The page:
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HomeNewsHarare’s Garbage Crisis Persists As City Hints At Climate Smart Waste Management Methods

Harare’s Garbage Crisis Persists As City Hints At Climate Smart Waste Management Methods

HARARE – Harare city garbage woes continue to persist with several of the capital’s suburbs plagued by illegal dumping sites that could potentially lead to an outbreak of waterborne diseases such as Typhoid and Cholera, in the wake of recent heavy rains.

The municipality has since hinted at climate smart and sustainable waste management methods in light of continued environmental harm.

Council has reportedly been failing to collect refuse in suburbs such as Mufakose, Warren Park, Warren Park D, Kuwadzana and White Cliff to mention but a few resulting in heaps of garbage piling in certain open spaces.

The CBD has also not been spared with the influx of vendors that dispose of litter anywhere and anyhow.

Harare City acting spokesperson Innocent Ruwende said they were looking into sustainable waste management methods while admitting to facing challenges because of the depleted refuse collection fleet.

He said the new strategic methods of refuse collection were centered on the prevention and reduction of waste at the production, packaging and consumption stages of the chain.

“We are moving away from the traditional refuse management systems which consist of a simple process whereby we collect and transport waste and dispose of it at selected waste disposal sites, this refuse collection, transport and disposal approach is not financially and environmentally sustainable as well as it is expensive.


“Many cities and towns especially in high-income countries have since abandoned this model and have shifted to a more efficient integrated solid waste management model. That is where we are going as a city.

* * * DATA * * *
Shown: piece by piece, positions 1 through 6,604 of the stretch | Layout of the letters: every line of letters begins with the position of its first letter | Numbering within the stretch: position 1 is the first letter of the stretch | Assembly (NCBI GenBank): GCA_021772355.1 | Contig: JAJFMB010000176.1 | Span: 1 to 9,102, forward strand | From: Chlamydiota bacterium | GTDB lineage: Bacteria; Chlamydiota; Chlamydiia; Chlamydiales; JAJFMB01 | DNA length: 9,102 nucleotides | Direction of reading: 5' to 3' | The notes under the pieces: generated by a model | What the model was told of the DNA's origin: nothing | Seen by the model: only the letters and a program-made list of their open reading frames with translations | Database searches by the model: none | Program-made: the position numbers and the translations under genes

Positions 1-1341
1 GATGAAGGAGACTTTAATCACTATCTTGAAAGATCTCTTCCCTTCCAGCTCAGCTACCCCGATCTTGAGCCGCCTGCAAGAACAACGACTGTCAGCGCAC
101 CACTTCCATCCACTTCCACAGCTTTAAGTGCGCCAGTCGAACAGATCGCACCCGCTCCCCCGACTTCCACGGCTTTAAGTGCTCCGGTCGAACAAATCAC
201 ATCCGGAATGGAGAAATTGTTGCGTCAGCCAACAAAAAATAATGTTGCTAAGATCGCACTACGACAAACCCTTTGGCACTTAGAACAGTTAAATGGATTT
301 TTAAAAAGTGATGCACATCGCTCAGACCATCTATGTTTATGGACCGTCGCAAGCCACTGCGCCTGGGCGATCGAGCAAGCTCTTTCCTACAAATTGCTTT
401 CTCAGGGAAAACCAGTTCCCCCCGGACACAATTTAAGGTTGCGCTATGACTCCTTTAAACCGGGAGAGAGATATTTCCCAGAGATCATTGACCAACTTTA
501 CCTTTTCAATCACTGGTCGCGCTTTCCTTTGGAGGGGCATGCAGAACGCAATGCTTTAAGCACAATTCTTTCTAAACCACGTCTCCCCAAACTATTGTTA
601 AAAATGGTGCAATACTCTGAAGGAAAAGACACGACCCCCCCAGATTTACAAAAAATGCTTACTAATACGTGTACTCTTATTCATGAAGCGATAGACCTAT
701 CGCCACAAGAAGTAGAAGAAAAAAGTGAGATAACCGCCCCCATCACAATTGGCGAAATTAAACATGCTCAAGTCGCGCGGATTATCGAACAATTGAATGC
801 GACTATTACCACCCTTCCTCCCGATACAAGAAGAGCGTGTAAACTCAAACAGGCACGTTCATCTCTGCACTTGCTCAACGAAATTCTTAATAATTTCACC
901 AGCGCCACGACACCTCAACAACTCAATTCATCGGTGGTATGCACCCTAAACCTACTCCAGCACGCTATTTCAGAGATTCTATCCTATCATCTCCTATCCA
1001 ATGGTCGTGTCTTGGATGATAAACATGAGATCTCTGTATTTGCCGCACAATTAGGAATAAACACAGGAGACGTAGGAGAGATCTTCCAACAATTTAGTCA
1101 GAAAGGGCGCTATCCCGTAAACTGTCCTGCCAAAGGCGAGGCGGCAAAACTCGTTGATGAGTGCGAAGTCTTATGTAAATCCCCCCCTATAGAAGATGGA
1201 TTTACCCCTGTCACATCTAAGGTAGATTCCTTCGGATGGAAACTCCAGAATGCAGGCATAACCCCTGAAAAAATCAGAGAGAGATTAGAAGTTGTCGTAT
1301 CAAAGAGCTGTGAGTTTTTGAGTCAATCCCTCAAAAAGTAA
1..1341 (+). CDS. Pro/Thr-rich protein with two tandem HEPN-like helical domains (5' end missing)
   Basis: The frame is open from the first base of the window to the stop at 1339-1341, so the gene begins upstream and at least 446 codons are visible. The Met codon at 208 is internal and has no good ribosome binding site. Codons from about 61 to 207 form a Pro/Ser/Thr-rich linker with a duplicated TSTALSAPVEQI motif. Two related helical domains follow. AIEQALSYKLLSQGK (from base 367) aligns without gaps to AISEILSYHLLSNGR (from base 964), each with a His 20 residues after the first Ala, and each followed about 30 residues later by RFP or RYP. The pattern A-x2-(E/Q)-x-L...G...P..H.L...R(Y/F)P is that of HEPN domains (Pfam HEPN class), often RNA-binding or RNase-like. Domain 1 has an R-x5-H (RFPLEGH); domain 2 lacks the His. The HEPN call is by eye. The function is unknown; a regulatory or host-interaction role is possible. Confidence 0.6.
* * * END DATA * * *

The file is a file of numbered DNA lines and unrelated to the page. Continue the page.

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“The model comprises a set of waste treatment methods and strategies whose main objective is to prevent, or reduce as much as possible, the generation of solid waste, to divert as much waste as possible from landfilling and improve the efficiency in solid waste management,” said Ruwende.

“Currently our refuse collection fleet is hovering around 21 against a requirement of 50.

Combined Harare Residents Association (CHRA), programmes manager Rueben Akili however, castigated for failing to prioritize service delivery.

“The continued non collection of refuse by the City of Harare is emanating from lack of prioritizing service delivery.

“We have a local authority that spends on football/soccer at the expense of service delivery. As CHRA we still hold to our position that action must be taken to recover 15 refuse compactors that were purchased in 2016 but until now those trucks have not been delivered.

“The non-collection of refuse is a serious management issue that should be addressed in our local authority. The continued piling of waste and emergency of illegal dump sites poses a serious health threat especially in High density areas where many people reside,” noted Akili.

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